Membership of private sector defined contribution pension schemes could more than double from 6.6 million to 16 million by 2020, according a report published by the Pensions Policy Institute today.
In The changing landscape of pension schemes in the private sector in the UK, the think-tank said the impact of auto-enrolment on DC scheme membership would be accompanied by a continued decline in the number of active members of defined benefit pension schemes, as the costs of offering a final salary scheme continue to increase.
Membership of DB schemes peaked at around 8 million in 1967, but by last year there were only around 1.6 million members actively contributing to a private sector DB scheme. According to the PPI, this will fall further to fewer than 1 million by 2020.
A combination of increased life expectancy and changes in regulation and legislation has increased the cost of funding a DB pension, from 11% of salary in the 1950s to 21% now.
Higher life expectancy increases the amount of money that DB schemes have to pay out because pensions have to be paid for longer, with the average male life expectancy at aged 65 having increased from 14 years in 1981 to 21 years in 2011.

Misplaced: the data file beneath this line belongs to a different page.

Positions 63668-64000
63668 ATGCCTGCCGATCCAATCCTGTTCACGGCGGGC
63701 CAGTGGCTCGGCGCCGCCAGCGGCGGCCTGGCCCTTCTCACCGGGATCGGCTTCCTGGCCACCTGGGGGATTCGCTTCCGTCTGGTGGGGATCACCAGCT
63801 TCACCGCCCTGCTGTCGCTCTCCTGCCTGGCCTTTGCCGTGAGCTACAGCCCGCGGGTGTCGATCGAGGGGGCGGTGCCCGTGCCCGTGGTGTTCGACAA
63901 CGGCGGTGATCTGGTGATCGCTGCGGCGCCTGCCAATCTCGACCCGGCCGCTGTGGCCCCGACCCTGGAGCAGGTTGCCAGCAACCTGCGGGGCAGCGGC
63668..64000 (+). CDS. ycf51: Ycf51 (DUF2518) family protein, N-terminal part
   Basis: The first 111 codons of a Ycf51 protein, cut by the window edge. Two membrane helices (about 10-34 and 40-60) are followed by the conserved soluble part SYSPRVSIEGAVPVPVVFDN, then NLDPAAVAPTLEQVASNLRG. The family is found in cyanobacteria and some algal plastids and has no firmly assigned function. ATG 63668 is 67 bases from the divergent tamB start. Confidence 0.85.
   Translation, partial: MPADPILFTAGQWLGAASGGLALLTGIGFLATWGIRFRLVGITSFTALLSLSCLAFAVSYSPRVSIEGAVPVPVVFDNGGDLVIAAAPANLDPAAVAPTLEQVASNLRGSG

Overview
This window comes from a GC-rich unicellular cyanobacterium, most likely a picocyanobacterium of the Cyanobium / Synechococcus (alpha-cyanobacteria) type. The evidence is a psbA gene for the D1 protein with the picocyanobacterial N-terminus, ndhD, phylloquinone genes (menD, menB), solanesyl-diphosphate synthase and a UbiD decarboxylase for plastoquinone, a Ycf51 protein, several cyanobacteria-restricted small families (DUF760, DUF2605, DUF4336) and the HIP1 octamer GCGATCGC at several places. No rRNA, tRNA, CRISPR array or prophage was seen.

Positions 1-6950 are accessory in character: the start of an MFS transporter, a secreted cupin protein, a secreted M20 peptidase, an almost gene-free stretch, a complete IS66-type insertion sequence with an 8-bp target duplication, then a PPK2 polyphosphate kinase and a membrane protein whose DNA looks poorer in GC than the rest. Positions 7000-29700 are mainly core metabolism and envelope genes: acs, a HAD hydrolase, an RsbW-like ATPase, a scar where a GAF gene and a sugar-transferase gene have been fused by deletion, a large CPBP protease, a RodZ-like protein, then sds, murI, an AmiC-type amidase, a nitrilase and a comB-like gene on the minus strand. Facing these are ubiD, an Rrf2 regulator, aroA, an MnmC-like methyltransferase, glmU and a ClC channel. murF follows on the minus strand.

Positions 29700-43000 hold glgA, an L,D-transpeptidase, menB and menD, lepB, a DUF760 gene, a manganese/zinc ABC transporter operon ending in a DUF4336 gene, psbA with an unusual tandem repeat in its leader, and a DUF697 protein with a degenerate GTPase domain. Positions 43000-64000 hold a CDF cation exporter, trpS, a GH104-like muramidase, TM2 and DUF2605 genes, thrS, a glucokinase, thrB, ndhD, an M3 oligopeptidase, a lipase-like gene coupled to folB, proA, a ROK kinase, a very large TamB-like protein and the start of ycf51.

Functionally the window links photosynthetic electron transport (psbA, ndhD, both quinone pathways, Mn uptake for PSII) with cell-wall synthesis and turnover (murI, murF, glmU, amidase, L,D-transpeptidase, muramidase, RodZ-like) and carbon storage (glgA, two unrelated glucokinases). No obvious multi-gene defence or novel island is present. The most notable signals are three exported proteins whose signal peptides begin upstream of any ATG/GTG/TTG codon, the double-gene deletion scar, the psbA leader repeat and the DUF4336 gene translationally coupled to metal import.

Legislation introduced since the 1970s with aim of protecting individual pension rights has either led to increased costs for DB schemes or reduced the attractiveness of providing a DB option, the report said. These includes measures to protect the security of pension benefits, European Union regulations such as equal treatment of men's and women's pensions and tighter accounting standards for pensions.
DB schemes have also been hit by volatility in bond yields and equity returns which have increased their deficits. The outlook for investment returns in the long term remains 'uncertain', the report said.
PPI director Niki Cleal said: 'Employers and pension scheme trustees are using a range of strategies to reduce the risks and costs of offering DB schemes in the private sector.
'These strategies range from improving pension scheme funding, to making changes to or closing defined benefit schemes altogether, through to de-risking strategies that transfer some or all of the risks to an insurer.'
Wayne Daniel, chief executive of the report's sponsors MetLife Assurance, said the move towards DC schemes meant employees would have increased responsibility in their pension provision.
'Currently just 16% of defined benefit schemes are open to new members compared to 36% in 2007 with replacement defined contribution schemes attracting lower employer contributions,' he said.
'Since the individual member assumes all the risk in a defined contribution scheme, it will be important that employees are helped to understand and make informed decisions about what is needed to ensure their future pension provision provides for a comfortable retirement.'